Global Services Sector Is On the Cusp of a Major Disruption
Taimur Hyat joins Sky News International to discuss the many ways the global services sector is vulnerable to technological disruption.
Shehriyar Antia, Head of Thematic Research at PGIM, joined Ausbiz TV to share insights from PGIM’s Fall 2021 Megatrends report, Reshaping Services: The Investment Implications of Technological Disruption. During the discussion, Antia highlighted the major ways technological innovation is disrupting the service sector, a sizeable part of the investment universe now accounting for one-third of institutional investment portfolios. Other topics covered included: the impact of the COVID-19 pandemic and resulting lockdowns on the rise in telehealth, online payments, and retail delivery logistics; how the ability to embrace technological disruption will determine the clear winners and losers of this megatrend; and the investment opportunities and risks that this megatrend will present in the short- and long-term.
>> This is the latest from PGIM. It's out with its Megatrends report, "Reshaping Services; The Investment Implications of Technological Disruption". To take us through the detail and those changes and perhaps why investors should care or why they need to care, let's welcome back Shehriyar Antia from PGIM joining us now. Terrific to talk to you again. So, yeah, particularly in the services sector, of course, it's interesting to where we've been throughout the pandemic and how some of the dynamics have changed. Has that sort of shaped where we're going?
>> So you know, what investors seem to be missing here is that a major part of the global economy is now on the cusp of disruption. And as you noted, Covid has really accelerated this. So what do I mean by this? Well, services account for 2/3 of global GDP and more than 3/4 of the workforce in develop market. And for investors, this wave of new technology will unleash a whole new set of winners and losers, really impacting every region and every portfolio. And Covid has really driven much of the technology adoption here. But perhaps the most surprising conclusion from our research is that this episode in services could really look quite different than earlier ones.
>> Yes, as you say, certainly what we've seen in Covid, that has amplified those changes there. So what are you seeing in the services sector at the moment, which is gathering pace. And I guess take for example what we're seeing in the financial sector. And we only have to look at what's going on behind the scenes with blockchain technology and DeFi as being disruptive.
>> Sure. So you know, broadly speaking, earlier waves of disruption saw really well-established incumbents like Harris Scarfe really roundly vanquished by tech upstarts like Amazon but history more often rhymes than repeats. And this next episode will not be exactly the same, mostly because service incumbents have advantages that their peers in retail and manufacturing did not. You know clients in service industries such as financial services tend to be stickier and client acquisition costs for new players are significantly higher but, you know, really more importantly service firms had seen this disruption horror movie before. And many, many more of them, you know banks, insurance companies, you know wealth managers are really embracing innovation rather than trying to compete with it. And the key point here for investors is there will likely be two sets of winners to emerge going forward.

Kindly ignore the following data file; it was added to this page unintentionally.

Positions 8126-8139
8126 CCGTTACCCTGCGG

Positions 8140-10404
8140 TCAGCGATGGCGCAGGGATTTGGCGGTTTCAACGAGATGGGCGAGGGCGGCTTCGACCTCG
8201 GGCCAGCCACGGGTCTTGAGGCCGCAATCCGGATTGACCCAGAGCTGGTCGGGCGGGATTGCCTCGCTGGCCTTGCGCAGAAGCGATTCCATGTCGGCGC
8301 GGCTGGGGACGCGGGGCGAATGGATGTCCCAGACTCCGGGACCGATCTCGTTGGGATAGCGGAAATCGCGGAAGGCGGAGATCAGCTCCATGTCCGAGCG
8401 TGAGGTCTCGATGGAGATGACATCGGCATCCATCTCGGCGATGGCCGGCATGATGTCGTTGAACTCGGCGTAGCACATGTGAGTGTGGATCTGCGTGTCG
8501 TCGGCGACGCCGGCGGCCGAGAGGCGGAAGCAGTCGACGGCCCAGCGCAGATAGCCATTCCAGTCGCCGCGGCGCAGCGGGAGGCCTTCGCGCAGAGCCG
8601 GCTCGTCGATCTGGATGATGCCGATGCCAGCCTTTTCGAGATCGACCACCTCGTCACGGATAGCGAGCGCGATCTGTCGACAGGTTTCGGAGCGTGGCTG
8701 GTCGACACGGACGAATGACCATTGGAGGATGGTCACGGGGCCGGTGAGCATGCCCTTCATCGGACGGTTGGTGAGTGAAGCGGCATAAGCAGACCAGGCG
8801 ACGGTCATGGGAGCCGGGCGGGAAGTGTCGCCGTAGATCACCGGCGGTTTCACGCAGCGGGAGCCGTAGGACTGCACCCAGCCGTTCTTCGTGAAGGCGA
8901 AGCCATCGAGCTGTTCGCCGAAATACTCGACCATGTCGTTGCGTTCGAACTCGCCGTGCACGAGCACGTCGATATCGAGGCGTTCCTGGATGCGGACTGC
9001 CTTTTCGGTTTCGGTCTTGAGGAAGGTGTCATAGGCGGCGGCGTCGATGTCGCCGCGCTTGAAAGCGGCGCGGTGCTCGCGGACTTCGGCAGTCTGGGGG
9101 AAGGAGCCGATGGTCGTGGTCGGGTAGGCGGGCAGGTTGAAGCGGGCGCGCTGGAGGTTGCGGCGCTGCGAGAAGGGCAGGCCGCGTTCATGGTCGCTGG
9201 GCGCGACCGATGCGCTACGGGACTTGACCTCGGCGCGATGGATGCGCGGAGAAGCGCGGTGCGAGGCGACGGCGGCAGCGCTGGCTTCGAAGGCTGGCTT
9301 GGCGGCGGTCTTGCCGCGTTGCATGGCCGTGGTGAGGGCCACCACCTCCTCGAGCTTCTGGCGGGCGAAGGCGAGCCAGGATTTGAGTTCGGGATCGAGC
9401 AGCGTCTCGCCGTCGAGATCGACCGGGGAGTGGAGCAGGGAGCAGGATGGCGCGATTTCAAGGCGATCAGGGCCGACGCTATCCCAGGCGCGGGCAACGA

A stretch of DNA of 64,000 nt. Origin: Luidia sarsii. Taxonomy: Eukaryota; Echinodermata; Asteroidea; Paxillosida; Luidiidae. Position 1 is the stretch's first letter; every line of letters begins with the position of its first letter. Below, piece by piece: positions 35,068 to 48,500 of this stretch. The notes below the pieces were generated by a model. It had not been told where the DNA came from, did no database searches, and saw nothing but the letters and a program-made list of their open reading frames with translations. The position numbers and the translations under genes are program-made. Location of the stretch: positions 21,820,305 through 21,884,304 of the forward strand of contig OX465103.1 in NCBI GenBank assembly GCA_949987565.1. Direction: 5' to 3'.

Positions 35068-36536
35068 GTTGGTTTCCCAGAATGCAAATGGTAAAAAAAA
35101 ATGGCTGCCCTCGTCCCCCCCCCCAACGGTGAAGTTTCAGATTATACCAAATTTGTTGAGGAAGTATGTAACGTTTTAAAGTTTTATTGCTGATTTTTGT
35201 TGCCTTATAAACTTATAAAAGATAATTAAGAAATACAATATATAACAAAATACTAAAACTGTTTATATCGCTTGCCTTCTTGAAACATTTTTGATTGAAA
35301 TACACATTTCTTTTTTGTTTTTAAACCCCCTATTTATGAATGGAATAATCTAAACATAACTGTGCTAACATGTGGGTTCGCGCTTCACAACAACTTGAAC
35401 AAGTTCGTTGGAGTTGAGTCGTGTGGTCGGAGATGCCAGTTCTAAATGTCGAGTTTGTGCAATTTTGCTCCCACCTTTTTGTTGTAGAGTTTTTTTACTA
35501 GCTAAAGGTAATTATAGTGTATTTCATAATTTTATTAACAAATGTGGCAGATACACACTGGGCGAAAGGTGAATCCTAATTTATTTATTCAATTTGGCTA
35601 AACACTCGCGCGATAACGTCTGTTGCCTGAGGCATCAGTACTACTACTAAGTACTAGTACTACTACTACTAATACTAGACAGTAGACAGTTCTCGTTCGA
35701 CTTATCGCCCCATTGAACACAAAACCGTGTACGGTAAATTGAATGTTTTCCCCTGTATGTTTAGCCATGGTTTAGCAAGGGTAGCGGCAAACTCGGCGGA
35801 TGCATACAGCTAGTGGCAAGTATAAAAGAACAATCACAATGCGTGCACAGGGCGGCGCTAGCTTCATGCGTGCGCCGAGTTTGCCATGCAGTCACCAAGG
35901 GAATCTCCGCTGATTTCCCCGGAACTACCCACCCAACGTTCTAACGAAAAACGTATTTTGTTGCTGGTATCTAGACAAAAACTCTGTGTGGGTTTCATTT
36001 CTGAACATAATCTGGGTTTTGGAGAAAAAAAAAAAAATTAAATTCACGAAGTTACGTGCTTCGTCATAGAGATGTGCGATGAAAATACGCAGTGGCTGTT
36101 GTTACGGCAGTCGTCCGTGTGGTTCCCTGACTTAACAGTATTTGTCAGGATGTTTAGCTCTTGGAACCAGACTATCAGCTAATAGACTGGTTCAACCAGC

>> All right. When you say there's two sets of winners, just lay that out for us and I guess how investors play that.
>> Sure. So we see two distinct paths here for winners. One path is for successful disruptors where upstarts are really able to overcome these high customer acquisition costs. They really have a chance to succeed. So some examples of this are you know payment platforms and neobanks such as Up or Judo here in Australia. They've overcome these customer acquisition issues by primarily focusing on underserved and unbanked communities. But in addition to this set of winning disruptors, there'll also be a small subset of incumbents who really, really thrive; the ones who truly embrace innovation and actively employ it today rather than resisting it. And you know sticking to the financial space, Commonwealth Bank and ANZed are great examples of this. They actually partner with [inaudible] firms to acquire the latest innovations and are really integrating them into their operations.
>> Yeah. And we probably -- you're probably aware of that news yesterday with the Commonwealth Bank now heading down the path of crypto, offering that on its app, so it is changing ever so rapidly at this point. Shehriyar, thanks so much for talking us through that. We could explore this for much longer, of course, but we are short of time. Thanks for joining us from PGIM.
>> Thank you very much.